Kenya and Somalia share territorial borders, and al-Shabab militants have vowed to continue to attack Kenyan citizens, especially non-Muslims, in retaliation to the Kenyan government military intervention in Somalia. Kenya’s intervention in Southern Somalia was prompted by the depredations of the al-Qaida-linked militants of the hardline al-Shabab Islamist militia.
The bus was said to be travelling from the capital, Nairobi to the northeastern town of Mandera, close to the border with Somalia and Ethiopia. The incident happened in the village of El Wak, on the Somali side of the border.
According to eyewitnesses who confirmed the incident to the Kenyan media, the militants ordered the passengers to split into groups based on their religious affiliation; their intention was to shoot all the passengers who were non-Muslims.
But the Muslims told the militants to kill them together or leave them alone. And after minutes of stalemate, the militants gave up and allowed them to continue their journey. However, two people were shot dead when they tried to run away from the militants.
In addition, the militants later confirmed to their sympathetic media in Somalia, that they carried out the ambush and that the Muslims saved the situation for the Christians.
Area Governor Ali Roba, was quoted by the Kenyan Daily Nation newspaper as saying, “The locals showed a sense of patriotism and belonging to each other.”
Last year, the militants attacked a bus that was located a short distance away from this recent attack. They killed 28 non-Muslims travelling to Nairobi for the Christmas holidays.
In April this year, the militants killed some 148 people, mostly students, in an attack on a University in the town of Garissa, close to the Somali side of the border. The militants reportedly singled out Christians and shot them.
According to local observers, the majority of the local population in the northeastern part of Kenya, is made up of Kenyan Muslims of Somali descent. The area has been hit hard by the consequences of al-Shabab attacks. When the 28 non-Muslims were killed by the militants last year, it prompted the departure of more than 2,000 teachers, as well as many health workers who had come from other parts of the country to work.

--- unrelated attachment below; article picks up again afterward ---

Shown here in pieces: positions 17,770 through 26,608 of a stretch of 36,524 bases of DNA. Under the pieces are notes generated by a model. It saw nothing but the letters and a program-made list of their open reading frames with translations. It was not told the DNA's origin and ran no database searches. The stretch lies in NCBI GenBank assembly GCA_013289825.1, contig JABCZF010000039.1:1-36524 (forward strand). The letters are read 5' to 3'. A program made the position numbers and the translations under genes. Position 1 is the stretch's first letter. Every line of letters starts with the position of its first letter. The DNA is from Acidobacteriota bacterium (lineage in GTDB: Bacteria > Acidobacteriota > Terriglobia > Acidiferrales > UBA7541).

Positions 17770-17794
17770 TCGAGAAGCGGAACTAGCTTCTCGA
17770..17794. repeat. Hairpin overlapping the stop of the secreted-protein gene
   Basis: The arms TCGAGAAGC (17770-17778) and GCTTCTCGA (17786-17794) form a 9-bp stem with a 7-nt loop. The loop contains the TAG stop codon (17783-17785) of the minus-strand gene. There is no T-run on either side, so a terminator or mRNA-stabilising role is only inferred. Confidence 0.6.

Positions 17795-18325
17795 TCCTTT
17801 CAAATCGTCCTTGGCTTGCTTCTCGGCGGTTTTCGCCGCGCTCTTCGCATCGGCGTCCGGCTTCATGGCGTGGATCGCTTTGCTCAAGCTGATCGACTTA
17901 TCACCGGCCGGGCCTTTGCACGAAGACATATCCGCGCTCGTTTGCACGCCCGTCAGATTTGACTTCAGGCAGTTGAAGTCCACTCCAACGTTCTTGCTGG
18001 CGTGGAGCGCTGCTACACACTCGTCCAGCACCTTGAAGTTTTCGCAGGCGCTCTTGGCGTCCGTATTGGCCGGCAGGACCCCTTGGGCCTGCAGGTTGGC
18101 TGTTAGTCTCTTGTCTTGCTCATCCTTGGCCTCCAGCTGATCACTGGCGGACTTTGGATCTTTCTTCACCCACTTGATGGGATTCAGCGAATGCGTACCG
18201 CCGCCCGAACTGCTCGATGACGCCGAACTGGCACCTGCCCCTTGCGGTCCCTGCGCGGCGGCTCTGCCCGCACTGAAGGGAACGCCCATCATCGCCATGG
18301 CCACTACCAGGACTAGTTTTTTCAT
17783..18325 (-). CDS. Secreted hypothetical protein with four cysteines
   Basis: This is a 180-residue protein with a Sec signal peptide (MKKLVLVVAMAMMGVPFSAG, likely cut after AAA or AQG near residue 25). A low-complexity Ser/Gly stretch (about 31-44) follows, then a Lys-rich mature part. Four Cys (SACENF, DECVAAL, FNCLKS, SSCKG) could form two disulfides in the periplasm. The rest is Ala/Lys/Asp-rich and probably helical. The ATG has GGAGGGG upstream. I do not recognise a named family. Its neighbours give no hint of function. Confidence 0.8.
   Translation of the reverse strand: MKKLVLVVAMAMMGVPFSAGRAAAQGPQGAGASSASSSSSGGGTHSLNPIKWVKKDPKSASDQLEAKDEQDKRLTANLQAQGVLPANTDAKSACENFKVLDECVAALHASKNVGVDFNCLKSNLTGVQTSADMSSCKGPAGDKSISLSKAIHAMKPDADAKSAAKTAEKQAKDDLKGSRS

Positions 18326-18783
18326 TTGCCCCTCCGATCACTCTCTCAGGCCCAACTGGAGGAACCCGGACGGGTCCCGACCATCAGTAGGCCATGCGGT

Al-Shabab has been at war with Kenya ever since Kenyan forces entered Somalia in October 2011, in an effort to fight the militants. All the major attacks the militants have carried out on Kenyan soil since the Kenyan military invaded Somalia in 2011, have been listed below.
September 2013 – Al-Shabab militants seized the Westgate shopping mall in the capital Nairobi, killing 67 people.
June 2014 – At least 48 people died after al-Shabab attacked hotels and a police station in Mpeketoni, near the island resort of Lamu, a tourist attraction area.
November 2014 – Al-Shabab targeted a bus full of teachers in Mandera County, executing 28 non-Muslims at point-blank range.
December 2014– Al-Shabab killed 36 non-Muslim quarry workers near the north Kenyan town of Mandera.
April 2015 – Al-Shabab carried out a massacre at Garissa University College in north-east Kenya, killing 148 people, mostly students.
A bloody civil war has put Somalia in a state of turmoil since 1991. According to statistics, the civil war has claimed up to 500,000 lives, and almost entirely destabilized the Somali government. It has also created an environment for al-Qaeda affiliates, and other jihadist groups, to grow. In 2006, al-Shabab emerged in the country. It opposed the Somali Federal government, which controls the capital city, Mogadishu. The militants control vast territories of Somalia, despite the intervention of Kenyan forces and African Union troops.
The Kenyan intervention has infuriated the militants, and they carry out attacks in Kenya as and when they like.
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